The bill, sponsored by Kenney, was passed 13-3, enough to allow Council to override a veto. But the measure can't be made law until Nutter acts: He can sign it, veto it (forcing Council to vote once more ), or do nothing, allowing it to become law in September.
On June 20, Kenney, who is weighing a 2015 mayoral run, also publicly issued a letter to Nutter that urged him to approve the measure quickly.
Mark McDonald, the mayor's spokesman, pointed out Tuesday in an interview that Nutter has until Council's next session, scheduled for Sept. 11, to decide on the bill. "Its implications for the criminal justice system are under review," he said.
Kenney, a Democrat, has argued that the measure would help African American residents who have been penalized disproportionately. Last year, police arrested 4,336 people for marijuana possession, 83 percent of them black, according to Uniform Crime Reporting statistics for Pennsylvania.
Under Kenney's measure, people caught with 30 grams or less of marijuana - about an ounce - would be issued a citation and fined $25, but not arrested.
Nutter has noted that under state law, possessing any amount of pot is a crime. In June, Police Commissioner Charles H. Ramsey said state law trumps city ordinances. He said even if the bill becomes law, his officers will keep treating possession as a misdemeanor crime.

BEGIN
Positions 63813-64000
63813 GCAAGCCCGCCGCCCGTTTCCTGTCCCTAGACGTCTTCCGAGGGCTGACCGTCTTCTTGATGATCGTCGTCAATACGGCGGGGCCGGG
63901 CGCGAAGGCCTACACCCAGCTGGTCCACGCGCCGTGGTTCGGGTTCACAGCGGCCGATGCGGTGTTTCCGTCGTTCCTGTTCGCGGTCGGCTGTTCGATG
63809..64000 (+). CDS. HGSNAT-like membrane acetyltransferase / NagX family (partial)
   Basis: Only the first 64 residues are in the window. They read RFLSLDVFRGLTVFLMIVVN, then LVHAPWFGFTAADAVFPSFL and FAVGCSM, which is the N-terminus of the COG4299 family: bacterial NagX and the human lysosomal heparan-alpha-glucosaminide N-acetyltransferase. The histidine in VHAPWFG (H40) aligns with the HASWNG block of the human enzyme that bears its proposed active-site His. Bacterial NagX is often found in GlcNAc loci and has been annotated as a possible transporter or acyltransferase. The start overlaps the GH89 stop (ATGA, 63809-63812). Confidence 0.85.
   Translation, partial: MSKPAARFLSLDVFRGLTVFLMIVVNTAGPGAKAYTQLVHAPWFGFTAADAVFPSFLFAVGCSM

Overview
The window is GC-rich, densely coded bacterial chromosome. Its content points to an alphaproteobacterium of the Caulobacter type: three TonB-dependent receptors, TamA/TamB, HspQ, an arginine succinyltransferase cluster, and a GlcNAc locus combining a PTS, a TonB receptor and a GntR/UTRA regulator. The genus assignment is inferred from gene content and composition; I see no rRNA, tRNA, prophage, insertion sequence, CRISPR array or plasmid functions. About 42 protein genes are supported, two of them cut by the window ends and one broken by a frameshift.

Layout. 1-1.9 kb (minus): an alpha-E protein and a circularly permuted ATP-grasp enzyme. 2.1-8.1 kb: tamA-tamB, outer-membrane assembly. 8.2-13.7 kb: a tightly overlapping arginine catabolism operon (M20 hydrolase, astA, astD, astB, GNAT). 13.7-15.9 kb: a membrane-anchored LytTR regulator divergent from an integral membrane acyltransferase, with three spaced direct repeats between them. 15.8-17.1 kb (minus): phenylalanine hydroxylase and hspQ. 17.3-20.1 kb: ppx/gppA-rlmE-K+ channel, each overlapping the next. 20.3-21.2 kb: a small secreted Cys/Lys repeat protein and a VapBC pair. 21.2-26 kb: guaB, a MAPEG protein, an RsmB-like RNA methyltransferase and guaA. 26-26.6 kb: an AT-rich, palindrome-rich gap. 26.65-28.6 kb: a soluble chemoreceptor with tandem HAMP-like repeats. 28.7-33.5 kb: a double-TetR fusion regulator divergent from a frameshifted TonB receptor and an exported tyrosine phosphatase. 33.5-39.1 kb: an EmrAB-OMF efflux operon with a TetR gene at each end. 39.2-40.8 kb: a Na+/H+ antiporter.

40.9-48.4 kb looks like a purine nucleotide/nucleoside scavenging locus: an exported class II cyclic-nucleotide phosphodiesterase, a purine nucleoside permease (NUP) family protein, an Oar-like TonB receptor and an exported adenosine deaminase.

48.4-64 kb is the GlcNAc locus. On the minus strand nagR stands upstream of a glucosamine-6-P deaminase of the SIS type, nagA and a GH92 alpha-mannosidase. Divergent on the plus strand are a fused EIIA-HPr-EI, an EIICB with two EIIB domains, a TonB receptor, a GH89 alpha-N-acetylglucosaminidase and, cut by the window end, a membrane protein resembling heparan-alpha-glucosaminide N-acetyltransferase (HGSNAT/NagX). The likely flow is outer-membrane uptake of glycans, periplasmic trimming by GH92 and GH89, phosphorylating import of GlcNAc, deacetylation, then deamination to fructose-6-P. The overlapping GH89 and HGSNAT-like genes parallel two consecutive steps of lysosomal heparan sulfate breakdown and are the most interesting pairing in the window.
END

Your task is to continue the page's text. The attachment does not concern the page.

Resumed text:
In Kenney's letter to Nutter, the at-large councilman repeated his argument that changing the law would "allow thousands of police hours to be better spent on preventing violent crime." He also credited Nutter with having "worked hard to shine a light on inequalities" that affect African American men, and suggested that signing the bill would advance that cause.
If the bill were made law, Philadelphia would join a rising number of state and local governments that have acted to significantly lessen penalties for possessing small amounts of marijuana.